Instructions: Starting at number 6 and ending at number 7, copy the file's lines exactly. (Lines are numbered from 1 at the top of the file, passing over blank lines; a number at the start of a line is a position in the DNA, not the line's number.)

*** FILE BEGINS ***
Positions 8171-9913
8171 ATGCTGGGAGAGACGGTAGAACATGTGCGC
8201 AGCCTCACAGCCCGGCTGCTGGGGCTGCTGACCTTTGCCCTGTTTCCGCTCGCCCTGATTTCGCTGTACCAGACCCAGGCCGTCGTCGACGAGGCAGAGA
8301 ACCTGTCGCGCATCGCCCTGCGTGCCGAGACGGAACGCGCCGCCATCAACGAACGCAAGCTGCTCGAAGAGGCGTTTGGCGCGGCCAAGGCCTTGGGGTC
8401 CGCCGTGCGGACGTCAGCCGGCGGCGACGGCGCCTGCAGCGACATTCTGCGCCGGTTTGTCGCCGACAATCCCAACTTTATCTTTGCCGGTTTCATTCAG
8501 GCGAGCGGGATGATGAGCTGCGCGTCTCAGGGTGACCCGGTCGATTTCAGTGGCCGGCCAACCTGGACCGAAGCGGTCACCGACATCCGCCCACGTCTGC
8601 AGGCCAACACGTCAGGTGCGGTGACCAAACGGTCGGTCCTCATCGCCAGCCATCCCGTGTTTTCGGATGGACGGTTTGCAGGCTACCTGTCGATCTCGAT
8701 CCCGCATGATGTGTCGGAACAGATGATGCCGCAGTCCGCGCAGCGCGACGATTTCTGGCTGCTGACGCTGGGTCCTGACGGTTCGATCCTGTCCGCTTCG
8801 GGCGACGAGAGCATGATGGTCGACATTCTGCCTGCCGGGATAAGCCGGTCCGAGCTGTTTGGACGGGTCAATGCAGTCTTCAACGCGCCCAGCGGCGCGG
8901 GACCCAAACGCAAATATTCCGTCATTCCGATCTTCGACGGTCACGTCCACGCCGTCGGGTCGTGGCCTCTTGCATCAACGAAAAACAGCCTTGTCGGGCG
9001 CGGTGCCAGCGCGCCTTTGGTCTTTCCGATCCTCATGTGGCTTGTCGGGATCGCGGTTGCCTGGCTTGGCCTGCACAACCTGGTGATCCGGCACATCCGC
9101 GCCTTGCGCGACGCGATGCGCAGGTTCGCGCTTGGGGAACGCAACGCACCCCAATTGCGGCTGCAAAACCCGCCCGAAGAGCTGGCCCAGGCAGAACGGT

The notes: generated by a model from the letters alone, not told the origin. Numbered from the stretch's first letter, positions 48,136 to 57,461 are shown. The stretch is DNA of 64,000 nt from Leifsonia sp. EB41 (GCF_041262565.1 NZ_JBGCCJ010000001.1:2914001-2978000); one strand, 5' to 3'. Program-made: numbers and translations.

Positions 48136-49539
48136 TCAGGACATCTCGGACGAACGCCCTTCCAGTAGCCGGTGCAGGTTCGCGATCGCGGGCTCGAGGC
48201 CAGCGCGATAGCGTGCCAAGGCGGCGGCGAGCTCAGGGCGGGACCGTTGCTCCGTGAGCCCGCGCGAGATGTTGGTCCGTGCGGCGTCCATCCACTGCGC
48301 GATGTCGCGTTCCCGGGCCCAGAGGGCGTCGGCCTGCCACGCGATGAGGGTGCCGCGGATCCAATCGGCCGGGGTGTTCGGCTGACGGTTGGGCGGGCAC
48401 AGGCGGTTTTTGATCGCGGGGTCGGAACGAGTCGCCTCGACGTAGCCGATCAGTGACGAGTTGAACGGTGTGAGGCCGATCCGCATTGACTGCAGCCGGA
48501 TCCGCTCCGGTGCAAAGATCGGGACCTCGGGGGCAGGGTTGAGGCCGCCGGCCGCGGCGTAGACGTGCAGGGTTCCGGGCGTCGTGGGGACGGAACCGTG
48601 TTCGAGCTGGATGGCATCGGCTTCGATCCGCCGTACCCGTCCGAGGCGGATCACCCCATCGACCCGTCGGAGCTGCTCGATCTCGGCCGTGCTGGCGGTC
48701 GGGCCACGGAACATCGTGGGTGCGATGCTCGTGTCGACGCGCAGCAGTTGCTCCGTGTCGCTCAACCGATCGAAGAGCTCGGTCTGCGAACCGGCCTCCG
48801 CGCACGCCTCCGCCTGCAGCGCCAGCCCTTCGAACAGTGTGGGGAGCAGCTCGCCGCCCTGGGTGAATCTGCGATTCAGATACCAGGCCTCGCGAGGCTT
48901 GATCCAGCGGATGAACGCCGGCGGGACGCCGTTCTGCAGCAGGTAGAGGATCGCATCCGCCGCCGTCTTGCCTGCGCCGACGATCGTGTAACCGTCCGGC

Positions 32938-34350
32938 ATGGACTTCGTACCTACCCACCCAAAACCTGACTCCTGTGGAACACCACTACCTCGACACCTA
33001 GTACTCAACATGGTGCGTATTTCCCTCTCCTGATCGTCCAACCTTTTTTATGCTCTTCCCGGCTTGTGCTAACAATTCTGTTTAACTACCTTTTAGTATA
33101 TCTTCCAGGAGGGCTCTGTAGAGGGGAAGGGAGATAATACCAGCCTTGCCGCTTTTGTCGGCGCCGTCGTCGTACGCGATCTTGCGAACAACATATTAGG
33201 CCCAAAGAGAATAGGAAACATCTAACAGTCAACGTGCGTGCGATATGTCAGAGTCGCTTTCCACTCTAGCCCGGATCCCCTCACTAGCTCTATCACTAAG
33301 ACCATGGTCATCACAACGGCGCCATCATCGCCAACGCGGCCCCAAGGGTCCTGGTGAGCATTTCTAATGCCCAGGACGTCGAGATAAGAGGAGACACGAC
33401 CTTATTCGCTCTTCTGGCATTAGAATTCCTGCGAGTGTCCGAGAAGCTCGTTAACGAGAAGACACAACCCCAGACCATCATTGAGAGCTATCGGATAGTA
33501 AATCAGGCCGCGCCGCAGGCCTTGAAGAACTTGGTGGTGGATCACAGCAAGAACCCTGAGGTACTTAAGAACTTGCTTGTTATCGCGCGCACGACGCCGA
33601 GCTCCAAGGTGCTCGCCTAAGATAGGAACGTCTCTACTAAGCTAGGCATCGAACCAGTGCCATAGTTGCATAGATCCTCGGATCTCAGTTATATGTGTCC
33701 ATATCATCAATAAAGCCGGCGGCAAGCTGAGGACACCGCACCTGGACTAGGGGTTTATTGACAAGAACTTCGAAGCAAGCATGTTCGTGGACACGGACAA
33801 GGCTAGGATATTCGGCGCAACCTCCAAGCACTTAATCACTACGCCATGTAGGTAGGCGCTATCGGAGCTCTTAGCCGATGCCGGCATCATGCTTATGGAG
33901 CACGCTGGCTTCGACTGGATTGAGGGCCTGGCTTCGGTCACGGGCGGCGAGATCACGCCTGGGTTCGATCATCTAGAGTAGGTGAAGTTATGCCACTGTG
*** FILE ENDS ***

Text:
8501 GCGAGCGGGATGATGAGCTGCGCGTCTCAGGGTGACCCGGTCGATTTCAGTGGCCGGCCAACCTGGACCGAAGCGGTCACCGACATCCGCCCACGTCTGC
8601 AGGCCAACACGTCAGGTGCGGTGACCAAACGGTCGGTCCTCATCGCCAGCCATCCCGTGTTTTCGGATGGACGGTTTGCAGGCTACCTGTCGATCTCGAT